Two Words Can Change a Culture
Have you thought or said these words: “it’s their job to do that. I shouldn’t need to say ‘thank you”?
I would challenge you to think, do we only say “thank you” if others go above and beyond or could we instead choose to be overly generous with our appreciation?
Andy Stanley recently aired a podcast episode on this very concept. The Power of “Thank You”. He brilliantly noted that forgetting these two powerful words sends the message that “I could have done this without you.” We would never have said that, but that is what people feel.
So how does one create a genuine culture of gratitude? “Genuine” is the key. It is not rainbows and false gracious comments. It is the creation of relationships and awareness that others’ contributions and hard work advance not only the team but also our own success. Without acknowledgment of these small acts, they will not be repeated.
Showing gratitude and taking the time to pause, slow down, and recognize the impact of others may come more naturally to some than others. That is ok. It does not have to feel natural; it only has to be present. To some, this may require planning and intentionality, which does not diminish its sincerity.
Andy points out that to have a big impact, gratitude should have three elements:
Specificity: speak directly about the effort or activity that you are appreciative toward. The more detail, the better.
Be honest: Highlight behavior that you genuinely would like repeated. False praise will be obvious to others and will diminish trust.
Go public: Your words are powerful and motivating to others. Public acknowledgment makes the recipient feel good and sends a broader message of appreciation and attention.
Tactical steps to integrating and fostering a habit of gratitude?
Thank you notes: I don’t care if you are young or old, we all love a handwritten letter of appreciation. Not only does it point out the obvious by highlighting a specific act or behavior you are thankful for, but it also shows that you intentionally made time for the other person. An invaluable message. Keep a stack on your desk, so this stays top of mind, or schedule time each week to send 3-4 personalized notes.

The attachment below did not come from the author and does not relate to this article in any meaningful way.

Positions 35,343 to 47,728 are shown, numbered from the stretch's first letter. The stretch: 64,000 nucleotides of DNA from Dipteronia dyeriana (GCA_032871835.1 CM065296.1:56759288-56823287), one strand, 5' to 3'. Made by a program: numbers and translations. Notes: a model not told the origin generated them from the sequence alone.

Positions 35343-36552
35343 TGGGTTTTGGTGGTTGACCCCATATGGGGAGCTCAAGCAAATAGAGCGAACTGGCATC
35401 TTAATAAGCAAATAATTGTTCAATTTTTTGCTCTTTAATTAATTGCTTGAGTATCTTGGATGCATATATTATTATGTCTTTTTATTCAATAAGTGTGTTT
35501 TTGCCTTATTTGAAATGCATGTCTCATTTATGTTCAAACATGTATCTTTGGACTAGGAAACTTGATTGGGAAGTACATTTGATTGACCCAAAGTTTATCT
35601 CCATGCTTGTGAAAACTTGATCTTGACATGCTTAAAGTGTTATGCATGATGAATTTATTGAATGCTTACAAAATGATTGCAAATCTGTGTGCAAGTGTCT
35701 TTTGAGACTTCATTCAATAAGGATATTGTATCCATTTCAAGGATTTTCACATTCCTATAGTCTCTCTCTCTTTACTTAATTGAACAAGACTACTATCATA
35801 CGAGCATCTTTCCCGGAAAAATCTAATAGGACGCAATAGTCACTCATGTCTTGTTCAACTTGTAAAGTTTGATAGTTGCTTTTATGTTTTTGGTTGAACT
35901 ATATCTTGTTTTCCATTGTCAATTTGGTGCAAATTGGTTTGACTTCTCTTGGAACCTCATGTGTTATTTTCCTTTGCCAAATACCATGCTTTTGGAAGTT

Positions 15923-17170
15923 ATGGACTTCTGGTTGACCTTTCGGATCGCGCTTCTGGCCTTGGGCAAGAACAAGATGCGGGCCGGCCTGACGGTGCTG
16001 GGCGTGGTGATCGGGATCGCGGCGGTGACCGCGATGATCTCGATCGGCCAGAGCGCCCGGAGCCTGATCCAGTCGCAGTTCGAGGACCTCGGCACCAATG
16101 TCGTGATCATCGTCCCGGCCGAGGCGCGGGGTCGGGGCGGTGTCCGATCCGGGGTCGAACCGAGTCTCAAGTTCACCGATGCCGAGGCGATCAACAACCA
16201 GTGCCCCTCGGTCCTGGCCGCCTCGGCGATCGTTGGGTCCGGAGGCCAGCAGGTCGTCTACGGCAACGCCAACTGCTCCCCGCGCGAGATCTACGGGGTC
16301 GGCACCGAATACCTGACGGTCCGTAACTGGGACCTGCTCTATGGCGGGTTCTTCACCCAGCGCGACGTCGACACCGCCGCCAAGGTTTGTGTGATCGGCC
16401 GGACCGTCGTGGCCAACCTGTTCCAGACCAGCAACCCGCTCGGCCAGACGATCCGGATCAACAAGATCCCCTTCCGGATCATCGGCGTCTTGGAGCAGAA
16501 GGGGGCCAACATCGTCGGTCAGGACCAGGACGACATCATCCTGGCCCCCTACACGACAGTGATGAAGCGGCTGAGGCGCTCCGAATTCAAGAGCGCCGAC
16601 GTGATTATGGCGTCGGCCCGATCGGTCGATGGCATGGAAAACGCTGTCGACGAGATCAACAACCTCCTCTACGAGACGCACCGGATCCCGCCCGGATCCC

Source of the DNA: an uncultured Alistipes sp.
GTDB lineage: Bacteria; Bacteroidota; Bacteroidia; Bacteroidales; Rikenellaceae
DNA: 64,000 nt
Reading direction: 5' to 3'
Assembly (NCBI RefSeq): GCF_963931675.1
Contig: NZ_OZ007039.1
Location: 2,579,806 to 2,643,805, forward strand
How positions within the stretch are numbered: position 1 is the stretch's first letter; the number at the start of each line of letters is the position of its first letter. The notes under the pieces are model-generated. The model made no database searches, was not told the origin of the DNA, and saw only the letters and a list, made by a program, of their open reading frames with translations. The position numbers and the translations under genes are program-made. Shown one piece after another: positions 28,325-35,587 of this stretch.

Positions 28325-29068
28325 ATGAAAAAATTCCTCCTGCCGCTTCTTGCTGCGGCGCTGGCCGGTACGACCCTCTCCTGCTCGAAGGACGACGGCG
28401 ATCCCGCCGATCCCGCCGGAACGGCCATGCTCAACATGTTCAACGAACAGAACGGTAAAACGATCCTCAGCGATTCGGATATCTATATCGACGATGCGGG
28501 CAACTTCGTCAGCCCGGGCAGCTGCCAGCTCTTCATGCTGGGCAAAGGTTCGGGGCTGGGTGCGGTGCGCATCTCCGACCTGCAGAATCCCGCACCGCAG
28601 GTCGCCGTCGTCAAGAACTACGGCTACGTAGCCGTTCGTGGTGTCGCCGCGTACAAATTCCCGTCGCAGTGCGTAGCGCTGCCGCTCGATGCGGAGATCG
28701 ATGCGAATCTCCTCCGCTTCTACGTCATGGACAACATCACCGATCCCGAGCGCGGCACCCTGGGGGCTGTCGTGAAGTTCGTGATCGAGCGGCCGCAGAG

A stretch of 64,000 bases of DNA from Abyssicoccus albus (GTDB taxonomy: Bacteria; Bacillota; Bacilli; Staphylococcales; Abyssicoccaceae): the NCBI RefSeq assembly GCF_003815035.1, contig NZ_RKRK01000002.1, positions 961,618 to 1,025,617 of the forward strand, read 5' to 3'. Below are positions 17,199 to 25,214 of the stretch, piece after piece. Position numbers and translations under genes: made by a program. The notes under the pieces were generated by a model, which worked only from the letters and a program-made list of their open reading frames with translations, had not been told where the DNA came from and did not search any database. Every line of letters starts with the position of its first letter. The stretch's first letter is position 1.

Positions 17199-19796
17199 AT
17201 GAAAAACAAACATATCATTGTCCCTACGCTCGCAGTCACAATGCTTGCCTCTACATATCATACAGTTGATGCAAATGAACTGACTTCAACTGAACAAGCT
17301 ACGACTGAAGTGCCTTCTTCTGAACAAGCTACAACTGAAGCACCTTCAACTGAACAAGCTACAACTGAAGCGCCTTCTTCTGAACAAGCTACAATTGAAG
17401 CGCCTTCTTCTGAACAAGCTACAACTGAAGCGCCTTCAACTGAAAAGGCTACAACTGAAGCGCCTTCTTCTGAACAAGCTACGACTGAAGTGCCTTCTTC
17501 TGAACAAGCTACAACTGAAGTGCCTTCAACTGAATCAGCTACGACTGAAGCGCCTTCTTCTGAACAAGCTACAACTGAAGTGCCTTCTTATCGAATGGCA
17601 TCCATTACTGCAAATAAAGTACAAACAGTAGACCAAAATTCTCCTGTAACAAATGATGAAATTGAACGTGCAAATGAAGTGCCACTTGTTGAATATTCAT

Ask a colleague to remind you. Again, partnering with someone to remind you to call out the actions of others makes it no less genuine. Make sure you begin meetings with a “shout out” to someone who positively impacted the team in a big way or little. It is not so much about the act but about the acknowledgment of the person and the time they took to build success.
Sticky note: Again, remind yourself that this is a new habit you wish to create and make a priority.
Everyone wins with an offering of gratitude. Pay it forward, and it is destined to continue and be repeated. It is not manipulative if coming from a place of humility, grace, and focus.
Why do I say “focus”, because the focus is the difference between platitude and genuinely caring? Slow down, stop what you are doing, pause, look them in the eye, and say, “thank you”. A moment like that resonates so deeply and creates a ripple effect that will influence the culture of your entire organization.